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The Ioniq Electric Crushes the Competition in Pricing and Efficiency

Fuel Efficiency

The Ioniq Electric Crushes the Competition in Pricing and Efficiency

After much waiting, the Hyundai Ioniq Electric and Hybrid will roll onto showroom floors very soon. And with its arrival impending, Hyundai has finally revealed the last few details on the lineup, including its pricing.

The Ioniq Hybrid will hit the ground with a 1.6-liter four-cylinder engine and electric motor that pair up to deliver 139 horsepower and 58 mpg combined – the highest mpg number of a non-plug-in hybrid. The hybrid unit will mate to a six-speed dual-clutch transmission. Despite being so thrifty, the Ioniq Hybrid will start at just $22,200 for the Blue trim level. Moving up the line, the SEL trim will start from $23,950 and the Limited trim will check in at $27,500.

The Ioniq Electric will debut with an electric motor that cranks out 118 horsepower and 218 pound-feet of torque. The motor will pull its juice from a 28-kWh lithium-ion battery that will allow it to run 124 miles on a single charge. This equals out to an EPA-estimated 136 mpg-e, making it the most efficient electric vehicle in the U.S. The Ioniq Electric will start from $29,500 and rise to $32,500 for the Limited trim (before tax credits).

While the Ioniq Electric lacks the Chevy Bolt’s 238-mile estimated range, it is $7,995 cheaper, making it a great value. Heck, you can even get the range-topping Limited trim and still end up $4,995 cheaper in the Ioniq. Even more impressive is that the Ioniq Electric is over $1,000 cheaper than the Leaf, which bases from $30,680.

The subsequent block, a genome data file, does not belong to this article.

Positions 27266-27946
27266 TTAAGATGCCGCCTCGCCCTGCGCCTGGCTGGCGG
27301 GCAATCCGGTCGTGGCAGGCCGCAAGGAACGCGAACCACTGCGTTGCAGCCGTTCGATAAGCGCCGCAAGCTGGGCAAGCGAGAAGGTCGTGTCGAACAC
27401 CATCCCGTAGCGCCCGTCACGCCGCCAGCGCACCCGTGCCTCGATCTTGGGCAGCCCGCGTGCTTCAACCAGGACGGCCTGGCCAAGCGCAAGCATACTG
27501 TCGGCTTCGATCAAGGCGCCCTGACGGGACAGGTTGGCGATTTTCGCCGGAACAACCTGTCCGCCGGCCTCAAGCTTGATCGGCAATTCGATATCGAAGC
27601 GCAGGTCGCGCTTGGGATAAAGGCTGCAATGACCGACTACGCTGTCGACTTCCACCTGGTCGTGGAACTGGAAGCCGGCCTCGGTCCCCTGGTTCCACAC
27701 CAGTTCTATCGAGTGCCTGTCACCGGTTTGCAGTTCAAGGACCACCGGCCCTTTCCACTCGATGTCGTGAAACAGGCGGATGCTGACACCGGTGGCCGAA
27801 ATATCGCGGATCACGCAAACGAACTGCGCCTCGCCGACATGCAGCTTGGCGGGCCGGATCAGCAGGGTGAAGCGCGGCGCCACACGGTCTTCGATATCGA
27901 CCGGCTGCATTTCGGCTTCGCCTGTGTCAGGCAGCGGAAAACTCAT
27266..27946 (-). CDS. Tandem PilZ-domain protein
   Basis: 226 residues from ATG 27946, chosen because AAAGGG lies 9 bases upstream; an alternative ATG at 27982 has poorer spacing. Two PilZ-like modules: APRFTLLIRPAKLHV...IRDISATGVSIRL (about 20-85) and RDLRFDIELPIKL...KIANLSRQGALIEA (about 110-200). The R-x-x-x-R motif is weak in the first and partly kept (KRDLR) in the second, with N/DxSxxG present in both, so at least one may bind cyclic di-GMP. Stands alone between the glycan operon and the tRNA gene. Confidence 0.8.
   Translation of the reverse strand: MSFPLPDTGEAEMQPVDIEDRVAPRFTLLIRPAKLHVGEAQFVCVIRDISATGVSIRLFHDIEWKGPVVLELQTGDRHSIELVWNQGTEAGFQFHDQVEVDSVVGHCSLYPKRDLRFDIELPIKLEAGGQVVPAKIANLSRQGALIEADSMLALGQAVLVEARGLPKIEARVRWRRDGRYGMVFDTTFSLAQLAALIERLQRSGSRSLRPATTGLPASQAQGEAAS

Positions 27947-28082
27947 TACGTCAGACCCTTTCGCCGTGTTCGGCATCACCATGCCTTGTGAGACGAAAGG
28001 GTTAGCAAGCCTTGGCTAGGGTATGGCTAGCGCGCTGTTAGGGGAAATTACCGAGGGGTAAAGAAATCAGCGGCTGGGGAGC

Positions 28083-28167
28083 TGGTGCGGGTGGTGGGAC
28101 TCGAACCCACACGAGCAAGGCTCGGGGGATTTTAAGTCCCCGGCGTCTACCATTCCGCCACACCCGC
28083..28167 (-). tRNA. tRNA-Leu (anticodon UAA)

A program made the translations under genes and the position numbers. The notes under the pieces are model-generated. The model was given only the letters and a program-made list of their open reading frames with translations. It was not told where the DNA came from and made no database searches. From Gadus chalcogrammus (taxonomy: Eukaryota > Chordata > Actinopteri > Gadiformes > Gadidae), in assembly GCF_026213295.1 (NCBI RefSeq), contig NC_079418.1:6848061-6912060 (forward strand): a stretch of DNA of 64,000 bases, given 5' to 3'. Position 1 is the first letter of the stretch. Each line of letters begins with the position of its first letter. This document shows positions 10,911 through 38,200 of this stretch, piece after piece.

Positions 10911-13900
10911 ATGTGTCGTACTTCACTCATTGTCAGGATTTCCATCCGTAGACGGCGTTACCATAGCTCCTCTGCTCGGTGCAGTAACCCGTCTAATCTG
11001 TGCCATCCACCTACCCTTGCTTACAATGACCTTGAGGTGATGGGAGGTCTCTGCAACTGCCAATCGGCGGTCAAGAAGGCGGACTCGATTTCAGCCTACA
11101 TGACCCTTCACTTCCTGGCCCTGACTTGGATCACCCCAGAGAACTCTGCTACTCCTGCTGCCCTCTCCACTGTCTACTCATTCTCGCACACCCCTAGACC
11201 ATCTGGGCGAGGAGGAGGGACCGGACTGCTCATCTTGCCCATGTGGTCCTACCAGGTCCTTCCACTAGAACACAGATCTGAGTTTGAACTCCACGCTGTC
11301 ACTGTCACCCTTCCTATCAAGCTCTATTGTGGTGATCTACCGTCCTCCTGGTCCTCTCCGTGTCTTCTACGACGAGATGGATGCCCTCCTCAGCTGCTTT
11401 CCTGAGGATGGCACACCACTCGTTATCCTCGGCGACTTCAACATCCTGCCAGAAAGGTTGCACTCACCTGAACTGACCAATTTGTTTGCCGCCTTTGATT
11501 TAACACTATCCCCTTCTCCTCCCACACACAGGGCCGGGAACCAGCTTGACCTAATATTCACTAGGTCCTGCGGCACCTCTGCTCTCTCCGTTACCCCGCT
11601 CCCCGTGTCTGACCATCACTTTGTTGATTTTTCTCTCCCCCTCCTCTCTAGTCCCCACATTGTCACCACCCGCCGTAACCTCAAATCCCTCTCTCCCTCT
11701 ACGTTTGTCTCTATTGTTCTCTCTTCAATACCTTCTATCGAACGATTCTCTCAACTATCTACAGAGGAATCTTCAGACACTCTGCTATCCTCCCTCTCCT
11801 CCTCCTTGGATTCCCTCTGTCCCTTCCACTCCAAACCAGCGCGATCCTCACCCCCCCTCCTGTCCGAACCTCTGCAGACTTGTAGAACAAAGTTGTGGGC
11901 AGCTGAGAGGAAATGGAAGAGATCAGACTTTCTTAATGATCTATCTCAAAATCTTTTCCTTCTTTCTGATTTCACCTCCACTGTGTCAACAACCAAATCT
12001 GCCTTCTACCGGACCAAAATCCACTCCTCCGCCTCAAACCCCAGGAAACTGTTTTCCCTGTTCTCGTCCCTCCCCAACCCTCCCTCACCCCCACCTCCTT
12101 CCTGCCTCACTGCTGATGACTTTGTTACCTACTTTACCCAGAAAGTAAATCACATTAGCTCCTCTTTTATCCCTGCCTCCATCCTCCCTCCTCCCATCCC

The Ioniq Plug-In Hybrid’s pricing isn’t available yet, as it will follow the Electric and Hybrid models by at least a few months. We do know that it’ll use a 1.6-liter engine and a 60-horsepower electric motor. The latter will use an 8.9-kWh battery to travel up to 27 miles on a charge.

More info on the official launch date for all three versions of the Ioniq will come later, so stay tuned.

After years of handling problem cars in repair shops, Justin regained his love for cars by writing about them. Many years later and countless hours of banging on the keys trying for formulate sentences that actually make sense, he has managed to parlay a hobby into a career. Justin is a bit of a petrol-head and has a severe weakness for lightweight sports cars and insanely powerful supercars.

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